President Emmerson Mnangagwa has pleaded with Zimbabwean workers to abandon their confrontational approach with his government following wild protests in January this year that left 17 dead and more injured.
He was launching the Tripartite Negotiating Forum (TNF) Act which is aimed at paving way for the establishment of a platform of social partners - Government, labour and business.
"In the Second Republic, let us shun the culture of militancy, disharmony and demonstrations," Mnangagwa said.
"We must develop greater understanding of each other's perspectives. Like one writer says, 'Most problems would disappear if people talk to each more, instead of talking about each other'.
"Violence must never be used as a tool to gain temporary advantage at the expense of the people we must serve and protect.
"That old, retrogressive culture will only serve to widen our fissures and exacerbate our socio-economic challenges, and further delay the prosperity that our country so much needs and people deserve."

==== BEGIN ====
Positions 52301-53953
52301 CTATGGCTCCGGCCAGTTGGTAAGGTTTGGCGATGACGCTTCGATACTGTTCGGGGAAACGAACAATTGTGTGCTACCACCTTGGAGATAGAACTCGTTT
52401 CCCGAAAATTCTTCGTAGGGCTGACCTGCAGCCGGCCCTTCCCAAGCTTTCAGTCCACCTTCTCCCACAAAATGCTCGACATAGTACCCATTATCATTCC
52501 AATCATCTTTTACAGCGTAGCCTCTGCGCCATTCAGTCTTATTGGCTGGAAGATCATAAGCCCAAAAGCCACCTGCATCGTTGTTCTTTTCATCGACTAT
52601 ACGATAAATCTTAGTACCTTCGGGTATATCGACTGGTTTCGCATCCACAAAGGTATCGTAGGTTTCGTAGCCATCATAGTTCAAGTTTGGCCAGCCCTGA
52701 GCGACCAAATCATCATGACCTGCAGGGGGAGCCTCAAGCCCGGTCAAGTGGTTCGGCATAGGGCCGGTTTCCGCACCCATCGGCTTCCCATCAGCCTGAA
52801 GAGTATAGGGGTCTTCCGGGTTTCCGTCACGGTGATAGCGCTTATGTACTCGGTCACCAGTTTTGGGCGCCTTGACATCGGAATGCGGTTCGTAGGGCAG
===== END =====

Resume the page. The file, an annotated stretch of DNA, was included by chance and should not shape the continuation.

Mnangagwa said although the TNF Act largely speaks on the three parties - government, business and labour - his administration took into consideration the concerns of ordinary citizens and those in the informal sector amid fears they may join demonstrations.
"While the Tripartite Negotiating Forum is configured on a tripartite basis; we must consider embracing and accommodating other vulnerable and marginalised sections of our society," Mnangagwa said.
However, in what appeared to be an immediate shot at Mnangagwa, Zimbabwe Congress of Trade Union (ZCTU) President Peter Mutasa exclusively told NewZimbabwe.com the TNF Act was subordinate to the constitution.
He hinted that in the event the platform failed to address the concerns of workers and citizens peaceful, fresh protests will be rolled.
"There is no law in Zimbabwe that can curtail the rights to demonstrate and the rights to associate and to petition because those are constitutionally guaranteed rights in terms of section 59 of the constitution and in terms of section 65 of the constitution," Mutasa said.
Zimbabwe's workforce has upped its demands for a wage review in the wake of rising prices of goods and services.
Government insists it has no money to meet the demands.